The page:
If you tried to watch the series “The Witcher” last year and found it too graphic, I won’t blame you if you ran away.
The only reason why I watched it at all was by recommendation from a YouTuber that is generally good about the reviews he gives.
This very nice young Scotsman discusses everything of the sci-fi/fantasy/comic genres and although I certainly don’t know or get into much more than maybe than half of what he discusses, his enthusiasm for a series on his book and game favorite, “The Witcher” made me take a look.
Well, they made one big mistake in the series: they changed the books and presented parts of the story that came subtly later into sheer graphic sexuality simply to grab the audience, and they lost a lot of it in the process, (and almost lost me).
After hearing from others and sticking out the first season, it became very amusing and intriguing to me, but honestly, after just the few episodes of the first ‘season’ of the series, I didn’t think I’d go back.
I was assured by others that the game was better, (which I will never get into) and that the books are good. I found them on YouTube audiobooks, popped my earbuds in, and gave it a try while I did chores…and what a surprise!
The books are good. Really good. There is adult content, but the sexuality is mostly behind closed doors; we get the picture through the lead-up sensuality and it is generally emotionally charged. There is violence, but it is mostly graphic between The Witcher, (a trained and actually mutated monster-hunter), and his prey.
Some monsters are not monsters, but some people are monsters.
The books are translated from Polish, and although I did one post on “How much is a translated work in the style of the writer and how much is it the style of the translator?”, I find the writing consistent and smooth.
Andrzej Sapkowski breaks some rules. He tells, rather than shows, much of the story. Many of the characters talk and tell stories, mostly of other people; however, it works. The tale/tales can be rich, and it is all compelling. It rather reminds me of Stephen King’s “The Gunslinger” series, but not as violently graphic.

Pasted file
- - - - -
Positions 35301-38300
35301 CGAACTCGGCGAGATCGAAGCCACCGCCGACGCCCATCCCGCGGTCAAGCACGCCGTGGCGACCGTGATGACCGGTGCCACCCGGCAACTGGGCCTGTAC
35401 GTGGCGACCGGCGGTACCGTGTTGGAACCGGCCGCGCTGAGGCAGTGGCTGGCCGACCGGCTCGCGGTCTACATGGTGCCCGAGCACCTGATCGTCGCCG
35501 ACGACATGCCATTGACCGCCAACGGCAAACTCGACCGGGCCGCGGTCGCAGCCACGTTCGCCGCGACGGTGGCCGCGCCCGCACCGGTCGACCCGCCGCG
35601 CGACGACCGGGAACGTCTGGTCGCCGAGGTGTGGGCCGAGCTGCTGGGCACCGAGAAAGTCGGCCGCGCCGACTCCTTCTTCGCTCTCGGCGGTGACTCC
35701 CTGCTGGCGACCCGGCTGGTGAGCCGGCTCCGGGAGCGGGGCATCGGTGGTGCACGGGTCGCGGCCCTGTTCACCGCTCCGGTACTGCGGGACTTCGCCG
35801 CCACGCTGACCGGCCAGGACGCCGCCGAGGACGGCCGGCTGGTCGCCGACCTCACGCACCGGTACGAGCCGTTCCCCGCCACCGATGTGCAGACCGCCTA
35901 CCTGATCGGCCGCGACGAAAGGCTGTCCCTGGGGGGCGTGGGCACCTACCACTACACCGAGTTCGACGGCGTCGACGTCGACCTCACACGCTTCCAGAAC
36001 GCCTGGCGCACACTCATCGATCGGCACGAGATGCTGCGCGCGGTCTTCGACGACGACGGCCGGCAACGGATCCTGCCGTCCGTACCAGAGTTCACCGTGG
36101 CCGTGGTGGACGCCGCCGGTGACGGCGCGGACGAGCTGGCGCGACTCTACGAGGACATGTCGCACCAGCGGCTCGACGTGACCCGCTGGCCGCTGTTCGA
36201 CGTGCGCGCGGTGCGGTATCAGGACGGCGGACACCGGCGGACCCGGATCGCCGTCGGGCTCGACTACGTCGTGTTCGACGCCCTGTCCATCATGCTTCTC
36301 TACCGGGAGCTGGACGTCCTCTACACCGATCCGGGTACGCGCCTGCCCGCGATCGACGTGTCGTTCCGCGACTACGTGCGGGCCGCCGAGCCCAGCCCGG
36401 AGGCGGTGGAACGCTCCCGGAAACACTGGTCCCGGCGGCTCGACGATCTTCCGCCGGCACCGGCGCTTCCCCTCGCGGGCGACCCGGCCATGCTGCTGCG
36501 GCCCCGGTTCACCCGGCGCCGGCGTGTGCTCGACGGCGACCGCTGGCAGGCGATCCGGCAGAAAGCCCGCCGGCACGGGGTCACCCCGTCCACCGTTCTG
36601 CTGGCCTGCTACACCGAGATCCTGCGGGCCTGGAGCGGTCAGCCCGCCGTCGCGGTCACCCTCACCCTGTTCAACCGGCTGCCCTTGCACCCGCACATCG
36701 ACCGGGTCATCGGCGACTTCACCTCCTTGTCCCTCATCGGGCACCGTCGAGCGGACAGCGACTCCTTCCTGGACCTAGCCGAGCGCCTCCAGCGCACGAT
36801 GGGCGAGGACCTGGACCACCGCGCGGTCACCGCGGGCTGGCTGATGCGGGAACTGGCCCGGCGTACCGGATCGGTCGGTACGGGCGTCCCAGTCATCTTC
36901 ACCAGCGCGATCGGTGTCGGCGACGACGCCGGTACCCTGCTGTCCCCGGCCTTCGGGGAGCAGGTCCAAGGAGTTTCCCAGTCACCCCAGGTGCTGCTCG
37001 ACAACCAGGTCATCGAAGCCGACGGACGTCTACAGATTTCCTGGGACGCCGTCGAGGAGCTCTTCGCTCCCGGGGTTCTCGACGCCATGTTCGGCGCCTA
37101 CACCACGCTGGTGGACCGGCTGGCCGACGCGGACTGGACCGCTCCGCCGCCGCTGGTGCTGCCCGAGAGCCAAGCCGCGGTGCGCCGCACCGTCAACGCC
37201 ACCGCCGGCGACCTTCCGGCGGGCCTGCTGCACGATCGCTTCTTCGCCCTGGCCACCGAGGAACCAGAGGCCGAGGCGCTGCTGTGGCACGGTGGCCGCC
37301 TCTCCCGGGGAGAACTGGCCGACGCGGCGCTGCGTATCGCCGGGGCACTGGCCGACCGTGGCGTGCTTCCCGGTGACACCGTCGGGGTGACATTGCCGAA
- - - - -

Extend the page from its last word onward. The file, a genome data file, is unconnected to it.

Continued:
I listened to what is essentially the first book of the Witcher series until I found that there was a previous one of short stories which tie in later, so I backtracked, but I haven’t even had time for all of that one yet with all that is going on.
There is something of a “Once Upon a Time”, (the TV series) in the books, which may come out in the series. The author added elements of well-known fairytales, sometimes in a mashup, within the story or side-tales, (which may or may not remain on the outside of the big picture). There is also a hint of the “Percy Jackson” stories, as versions of creatures from classic mythology show up, or are discussed, (again, which may or may not show up later).
I may go back to watch the new season. (Gosh, remember when a TV series ‘season’ was sometimes 34 episodes? I think The Witcher has six last year.)
Henry Cavill is more than worth looking at and I enjoy the humor in the TV series. I do like the Marvel and sometimes the DC comics movies, but I enjoy the humor which is mostly in the Marvels. When I went to check out the DVD of “Aquaman”, the library worker said that it was good. Jason Momoa is certainly eye candy, but I asked her, “Is it funny?” She said, “Yes, it’s funny”. She hesitated, then added, “It’s not Thor-funny, but it’s funny.”
The Witcher on TV is not Thor-funny, either, but it is funny, much more than the books, where the humor is subtler.
Does it have to be a trade-off? Graphic, quick, and funny in the series or better story, less humor, less beefcake in the books?
I have decided not to choose or get upset over what has been changed. I will simply treat the series and the books as separate entities and take what I like from each.